…We in our church are in the third generation of Christian [schooling] where Jesus is Lord. I’m very grateful to the Lord [for] the influence of my Dutch teachers… how they were praying teachers who’s influence is now reaching into your school through [my niece]. God is so good! We were so taught to have a good conscience toward God and man.
The school [where I grew up] was the place where, during WWII, the Germans placed the rocket launchers so we were a target for bombing. We lost 68 people in 20 minutes of chain bombing. Our teachers were there to bury the dead… [They] were there at the burial with the parents. The relationship between the teachers and the parents were so close knit that if I misbehaved at school, my mother new it before I got home. My teachers visited the families of the pupils every year to see their home life. They were like extra fathers to us, and they shaped our lives after Christ first.
This poignant letter went on to tell details about friends lost during the bombing, and the impact of the war upon the school. However, it ends with this hopeful refrain of vision:
…I may never see you on the face of this planet but I truly love you all. May the Lord bless you all the way and every day. God be with you till we meet again… May God grant that we are standing for all what God calls right with all our might. May Jesus be Lord in everything we are and do. Amen.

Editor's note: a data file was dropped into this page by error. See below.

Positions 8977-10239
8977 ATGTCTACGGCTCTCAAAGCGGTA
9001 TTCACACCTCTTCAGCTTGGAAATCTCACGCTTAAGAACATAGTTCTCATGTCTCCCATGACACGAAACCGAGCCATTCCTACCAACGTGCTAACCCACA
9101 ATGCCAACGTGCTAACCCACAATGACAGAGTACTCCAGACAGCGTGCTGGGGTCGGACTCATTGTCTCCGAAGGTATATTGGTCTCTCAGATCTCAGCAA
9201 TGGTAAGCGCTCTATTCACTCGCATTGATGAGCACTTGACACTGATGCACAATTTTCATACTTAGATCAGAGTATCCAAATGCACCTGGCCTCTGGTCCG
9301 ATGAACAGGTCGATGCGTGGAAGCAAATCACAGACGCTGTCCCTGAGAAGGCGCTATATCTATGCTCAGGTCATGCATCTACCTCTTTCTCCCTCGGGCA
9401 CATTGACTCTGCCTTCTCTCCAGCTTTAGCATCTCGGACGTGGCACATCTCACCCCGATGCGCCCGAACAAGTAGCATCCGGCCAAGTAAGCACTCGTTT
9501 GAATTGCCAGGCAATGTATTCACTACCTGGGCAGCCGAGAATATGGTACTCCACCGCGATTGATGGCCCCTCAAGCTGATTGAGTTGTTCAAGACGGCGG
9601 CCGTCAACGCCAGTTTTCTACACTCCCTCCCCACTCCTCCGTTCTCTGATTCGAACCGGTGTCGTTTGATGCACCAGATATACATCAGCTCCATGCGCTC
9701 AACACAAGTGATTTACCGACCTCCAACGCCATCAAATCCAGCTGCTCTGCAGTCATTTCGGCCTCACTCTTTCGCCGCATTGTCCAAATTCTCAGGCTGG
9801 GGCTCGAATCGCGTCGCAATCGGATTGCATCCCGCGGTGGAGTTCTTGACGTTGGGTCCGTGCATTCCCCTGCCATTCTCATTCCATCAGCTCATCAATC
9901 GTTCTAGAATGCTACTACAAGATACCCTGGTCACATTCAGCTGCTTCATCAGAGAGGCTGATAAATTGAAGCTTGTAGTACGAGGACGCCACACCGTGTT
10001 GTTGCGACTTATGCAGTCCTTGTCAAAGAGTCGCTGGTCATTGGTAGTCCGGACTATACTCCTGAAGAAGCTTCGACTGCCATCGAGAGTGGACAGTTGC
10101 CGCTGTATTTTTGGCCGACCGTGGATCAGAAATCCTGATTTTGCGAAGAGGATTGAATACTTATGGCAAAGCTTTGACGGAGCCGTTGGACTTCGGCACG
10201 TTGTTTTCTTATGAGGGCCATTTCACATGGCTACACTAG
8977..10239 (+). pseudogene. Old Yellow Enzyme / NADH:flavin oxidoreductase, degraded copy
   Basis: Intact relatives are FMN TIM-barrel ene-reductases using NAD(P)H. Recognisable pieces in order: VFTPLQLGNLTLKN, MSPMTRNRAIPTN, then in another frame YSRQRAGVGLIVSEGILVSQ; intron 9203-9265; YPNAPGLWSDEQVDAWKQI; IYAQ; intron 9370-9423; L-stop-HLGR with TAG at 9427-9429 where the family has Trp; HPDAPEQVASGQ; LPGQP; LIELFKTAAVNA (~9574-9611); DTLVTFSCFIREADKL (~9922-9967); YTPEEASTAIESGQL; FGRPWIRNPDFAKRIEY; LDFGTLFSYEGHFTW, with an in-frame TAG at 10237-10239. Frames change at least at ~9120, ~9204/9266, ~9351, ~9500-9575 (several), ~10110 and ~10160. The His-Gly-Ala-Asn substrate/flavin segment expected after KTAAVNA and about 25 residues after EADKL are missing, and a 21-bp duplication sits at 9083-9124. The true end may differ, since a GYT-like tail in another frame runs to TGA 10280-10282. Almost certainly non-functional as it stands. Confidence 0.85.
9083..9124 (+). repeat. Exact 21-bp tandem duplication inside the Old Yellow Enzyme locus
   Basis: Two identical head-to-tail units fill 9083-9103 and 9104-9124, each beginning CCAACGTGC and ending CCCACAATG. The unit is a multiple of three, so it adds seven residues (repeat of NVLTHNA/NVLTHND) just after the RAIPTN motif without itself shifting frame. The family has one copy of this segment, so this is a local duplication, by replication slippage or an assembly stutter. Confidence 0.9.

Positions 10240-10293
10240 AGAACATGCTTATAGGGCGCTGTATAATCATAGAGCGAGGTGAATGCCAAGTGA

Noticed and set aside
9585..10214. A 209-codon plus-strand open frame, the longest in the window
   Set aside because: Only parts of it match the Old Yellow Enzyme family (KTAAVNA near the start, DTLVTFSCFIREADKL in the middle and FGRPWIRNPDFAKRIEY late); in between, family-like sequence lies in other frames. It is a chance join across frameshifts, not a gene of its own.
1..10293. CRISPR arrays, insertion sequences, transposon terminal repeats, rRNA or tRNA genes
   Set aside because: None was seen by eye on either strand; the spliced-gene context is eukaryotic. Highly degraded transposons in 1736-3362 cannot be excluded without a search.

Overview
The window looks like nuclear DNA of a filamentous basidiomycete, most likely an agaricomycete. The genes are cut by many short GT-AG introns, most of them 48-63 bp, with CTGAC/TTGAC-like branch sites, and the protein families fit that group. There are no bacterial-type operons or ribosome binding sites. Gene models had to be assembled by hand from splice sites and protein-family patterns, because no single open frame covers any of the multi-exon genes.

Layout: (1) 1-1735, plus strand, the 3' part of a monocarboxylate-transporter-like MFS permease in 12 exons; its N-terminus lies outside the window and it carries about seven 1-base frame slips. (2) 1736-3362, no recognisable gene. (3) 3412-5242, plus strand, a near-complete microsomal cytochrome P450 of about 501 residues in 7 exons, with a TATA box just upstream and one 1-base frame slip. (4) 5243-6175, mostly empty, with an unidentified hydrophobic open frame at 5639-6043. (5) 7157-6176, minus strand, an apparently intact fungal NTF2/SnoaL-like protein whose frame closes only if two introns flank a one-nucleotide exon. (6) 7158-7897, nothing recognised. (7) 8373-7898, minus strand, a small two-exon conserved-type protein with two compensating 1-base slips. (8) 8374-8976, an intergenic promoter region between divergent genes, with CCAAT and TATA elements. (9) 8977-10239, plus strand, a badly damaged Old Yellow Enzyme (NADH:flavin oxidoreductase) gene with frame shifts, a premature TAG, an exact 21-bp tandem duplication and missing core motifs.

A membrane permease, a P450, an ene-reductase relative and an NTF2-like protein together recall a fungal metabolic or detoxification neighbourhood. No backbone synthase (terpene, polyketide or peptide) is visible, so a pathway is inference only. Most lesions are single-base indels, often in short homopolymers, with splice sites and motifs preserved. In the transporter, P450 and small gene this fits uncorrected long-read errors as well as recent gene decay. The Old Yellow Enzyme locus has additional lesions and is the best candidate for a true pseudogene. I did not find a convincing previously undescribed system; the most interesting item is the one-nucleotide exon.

Have you ever stopped to think from where we stand in the stream of history that the community at Rockbridge Academy that has existed over the last 28 years may well be part of some previous generation’s 500-year vision for God’s kingdom? Could it be that the children walking Rockbridge Academy hallways today are a fulfillment of prayers uttered by faithful saints centuries ago? And despite the setbacks of war and the enemies that sometimes surround God’s people, when things look darkest, aren’t we—those who happen to be alive right now—called to take up the refrain and continue trusting that God will be faithful to that vision planted in the hearts of steadfast people? Might we pray a similar prayer for the generations to come? Let’s be known as a school that prays and pursues a 500-year vision.
Among the folks attending the recent ACCS Auxilium conference at Rockbridge was a young pastor and an administrator starting a classical Christian school in Clarksburg, West Virginia. When I found out they were from Clarksburg, I relayed that my wife spent many days of childhood visiting her grandmother who lived there. I later recalled how, as a young married couple, we would visit her aging grandma in the summer, passing the time taking walks through her little Clarksburg neighborhood. I remember praying as we walked that the gospel would come to that city in fresh ways. Who knew that 30 years later, a new classical Christian school would be one tangible fulfillment of that meager prayer? Come, Lord Jesus!
Letting God Work Through Relational Ministry
Faithfulness over time works wonders in the heart of man. This past summer, I had the wonderful opportunity to experience this firsthand. I traveled to Budapest, Hungary for a month with the Navigators, a worldwide Christian organization.